Sokoluk based the handbook on his experience in youth counselling and education. Since the late 1970s, he travelled from school to school throughout Poland and answered students’ questions. He also operated the youth telephone hotline and collaborated with youth magazines; in both cases he answered sexuality related questions. Moreover, he ran the youth advisory centre at the Planned Parenthood Association in Warsaw, which consisted of a walk-in clinic and a mail counselling service. As he told me, while writing the handbook he had all his students’, clients’ and correspondents’ questions and letters in mind.

Finally, the book consists a chapter on changing therapeutic and educational approaches towards homosexuality in late state socialist Poland. Sokoluk talks about letters he received from his homosexual correspondents and how he responded to them.

You can read more about the book, in Polish, by clicking here.

„Rózowy jezyk”/Pink Tongue report

“Rozowy jezyk” (Pink Tongue) the first part of the Polish milestone event, was a one-day workshop devoted to the terminologies and linguistic practices related to queerness.

The first part of the Polish milestone event took place on June 9 at the University of Warsaw. The event, called “Rozowy jezyk” (Pink Tongue) was a one-day workshop devoted to the terminologies and linguistic practices related to queerness. The language of the workshop was Polish and the discussion was focused on Poland and on the Polish language, with some speakers using a comparatist approach.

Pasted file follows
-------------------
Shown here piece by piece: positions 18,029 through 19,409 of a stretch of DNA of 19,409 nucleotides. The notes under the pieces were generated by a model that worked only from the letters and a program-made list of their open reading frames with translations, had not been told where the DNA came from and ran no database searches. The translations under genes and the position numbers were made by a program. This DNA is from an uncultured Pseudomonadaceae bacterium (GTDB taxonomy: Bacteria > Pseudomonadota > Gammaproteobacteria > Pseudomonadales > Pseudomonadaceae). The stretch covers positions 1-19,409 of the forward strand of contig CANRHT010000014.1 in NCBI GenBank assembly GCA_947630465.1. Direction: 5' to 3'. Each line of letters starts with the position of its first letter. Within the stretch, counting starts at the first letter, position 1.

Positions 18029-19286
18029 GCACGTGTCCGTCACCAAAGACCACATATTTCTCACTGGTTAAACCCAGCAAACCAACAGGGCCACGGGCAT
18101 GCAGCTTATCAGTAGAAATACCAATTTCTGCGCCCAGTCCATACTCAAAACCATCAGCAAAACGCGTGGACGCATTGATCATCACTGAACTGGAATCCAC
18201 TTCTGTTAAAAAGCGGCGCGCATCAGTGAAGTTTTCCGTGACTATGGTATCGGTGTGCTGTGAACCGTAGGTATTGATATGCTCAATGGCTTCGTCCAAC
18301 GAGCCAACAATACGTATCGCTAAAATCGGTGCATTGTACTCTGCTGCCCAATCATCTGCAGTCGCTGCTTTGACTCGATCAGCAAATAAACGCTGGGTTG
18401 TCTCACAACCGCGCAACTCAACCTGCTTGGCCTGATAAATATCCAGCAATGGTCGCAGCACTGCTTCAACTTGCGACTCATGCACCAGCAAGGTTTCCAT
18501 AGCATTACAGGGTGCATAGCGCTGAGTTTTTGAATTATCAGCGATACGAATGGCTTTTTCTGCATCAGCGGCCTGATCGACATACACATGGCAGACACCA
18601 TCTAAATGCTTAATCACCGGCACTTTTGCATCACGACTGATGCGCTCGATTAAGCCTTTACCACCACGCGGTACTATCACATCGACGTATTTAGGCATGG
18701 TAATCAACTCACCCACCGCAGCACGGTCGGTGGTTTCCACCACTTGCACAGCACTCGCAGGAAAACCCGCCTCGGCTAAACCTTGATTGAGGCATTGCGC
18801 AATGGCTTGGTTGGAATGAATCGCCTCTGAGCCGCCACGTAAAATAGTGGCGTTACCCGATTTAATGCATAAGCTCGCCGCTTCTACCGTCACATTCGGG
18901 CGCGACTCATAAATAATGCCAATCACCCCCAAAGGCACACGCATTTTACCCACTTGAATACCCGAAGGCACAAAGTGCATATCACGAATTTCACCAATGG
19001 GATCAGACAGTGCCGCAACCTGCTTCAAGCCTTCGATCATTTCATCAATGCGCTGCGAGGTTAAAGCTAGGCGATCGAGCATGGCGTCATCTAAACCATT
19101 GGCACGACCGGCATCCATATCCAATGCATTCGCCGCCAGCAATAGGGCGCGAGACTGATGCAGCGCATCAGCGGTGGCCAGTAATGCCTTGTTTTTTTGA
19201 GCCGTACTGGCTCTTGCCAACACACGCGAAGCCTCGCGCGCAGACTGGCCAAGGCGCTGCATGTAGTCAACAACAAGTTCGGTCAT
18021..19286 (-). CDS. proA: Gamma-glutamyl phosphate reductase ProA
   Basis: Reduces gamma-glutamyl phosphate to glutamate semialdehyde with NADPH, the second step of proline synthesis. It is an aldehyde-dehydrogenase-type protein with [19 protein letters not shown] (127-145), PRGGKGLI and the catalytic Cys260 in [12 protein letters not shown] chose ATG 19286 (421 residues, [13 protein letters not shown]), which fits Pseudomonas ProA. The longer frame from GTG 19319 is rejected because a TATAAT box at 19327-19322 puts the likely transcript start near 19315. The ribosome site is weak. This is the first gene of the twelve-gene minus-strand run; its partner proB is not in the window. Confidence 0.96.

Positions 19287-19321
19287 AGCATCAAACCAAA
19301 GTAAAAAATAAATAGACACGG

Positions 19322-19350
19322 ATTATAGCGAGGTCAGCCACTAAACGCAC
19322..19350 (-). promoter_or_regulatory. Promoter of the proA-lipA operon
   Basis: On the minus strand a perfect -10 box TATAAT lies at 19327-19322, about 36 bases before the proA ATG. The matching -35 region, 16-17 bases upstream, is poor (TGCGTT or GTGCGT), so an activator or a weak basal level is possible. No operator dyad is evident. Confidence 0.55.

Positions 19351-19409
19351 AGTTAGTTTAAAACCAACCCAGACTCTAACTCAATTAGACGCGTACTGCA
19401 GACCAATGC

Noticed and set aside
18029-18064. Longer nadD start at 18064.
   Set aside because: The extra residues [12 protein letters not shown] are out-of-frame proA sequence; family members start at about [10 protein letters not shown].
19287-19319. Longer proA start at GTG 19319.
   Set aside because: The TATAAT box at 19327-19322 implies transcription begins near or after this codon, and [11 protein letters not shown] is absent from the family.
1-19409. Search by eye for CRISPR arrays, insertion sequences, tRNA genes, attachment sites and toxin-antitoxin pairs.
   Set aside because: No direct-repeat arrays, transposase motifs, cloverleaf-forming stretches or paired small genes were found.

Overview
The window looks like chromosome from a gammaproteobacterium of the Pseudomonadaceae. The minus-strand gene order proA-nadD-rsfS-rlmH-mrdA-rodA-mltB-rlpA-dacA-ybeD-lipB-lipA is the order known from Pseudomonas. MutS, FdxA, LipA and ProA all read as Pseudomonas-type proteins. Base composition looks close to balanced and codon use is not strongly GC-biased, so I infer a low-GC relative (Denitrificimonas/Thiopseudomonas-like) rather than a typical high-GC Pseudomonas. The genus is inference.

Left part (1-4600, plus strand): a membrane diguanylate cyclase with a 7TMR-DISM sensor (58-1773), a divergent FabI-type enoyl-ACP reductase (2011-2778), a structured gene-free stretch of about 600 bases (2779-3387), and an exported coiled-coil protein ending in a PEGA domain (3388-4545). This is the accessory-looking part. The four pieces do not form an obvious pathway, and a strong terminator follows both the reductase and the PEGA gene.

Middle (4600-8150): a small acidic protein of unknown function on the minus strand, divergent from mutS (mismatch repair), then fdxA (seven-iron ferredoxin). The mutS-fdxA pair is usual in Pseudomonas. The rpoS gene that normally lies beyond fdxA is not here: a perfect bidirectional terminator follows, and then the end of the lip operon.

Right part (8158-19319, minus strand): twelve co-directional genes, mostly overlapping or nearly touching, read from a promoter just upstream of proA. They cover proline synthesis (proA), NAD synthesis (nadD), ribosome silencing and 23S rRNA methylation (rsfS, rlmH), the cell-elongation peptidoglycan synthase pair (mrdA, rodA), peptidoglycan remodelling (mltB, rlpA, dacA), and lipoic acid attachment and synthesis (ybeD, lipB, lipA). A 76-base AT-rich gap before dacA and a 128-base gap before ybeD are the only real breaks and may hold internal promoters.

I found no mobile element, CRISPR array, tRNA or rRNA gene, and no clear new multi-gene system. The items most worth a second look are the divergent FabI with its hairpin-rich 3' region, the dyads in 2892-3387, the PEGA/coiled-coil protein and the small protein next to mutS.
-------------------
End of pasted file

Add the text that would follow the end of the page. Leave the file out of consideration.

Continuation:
Six speakers gave longer papers: prof. Mariola Bienko (University of Warsaw [UW]) discussed the results of a sociological survey on attitudes toward homosexuality whose participants were asked to list and characterize terms they use and/or know that describe queers. She offered an analysis based on such factors as education and age of respondents. Piotr Moszczenski, psychologist and activist with the Stonewall Group in Poznan, spoke about the use of the terms “homophobia” and “heterosexism” in public discourse and the arguments and strategies underpinning these terms. Jan Szpilka, doctoral candidate at UW, spoke about the Polish BDSM scene and the terminologies it uses in its practices and to describe itself.

In the second session, Ludmila Janion, doctoral candidate at UW, spoke about the terms used for homosexual and transgender persons at the time of the post-1989 transition and the concepts which these terms suggest. Matthias Foit, a scholar based in Berlin and Wroclaw (Breslau), spoke about some German terms used for homosexual and transgender persons, emphasizing their similarity to some Polish terms. He gave a number of examples from personal ads published in the German-language papers in Wroclaw (Breslau) in the interwar years. Karolina Morawska, doctoral candidate at UW and member of the CRUSEV team reported on her research on the language used in same-sex personal ads in the Polish press at the cusp of the 1970s and the 1980s, as well as in other press publications.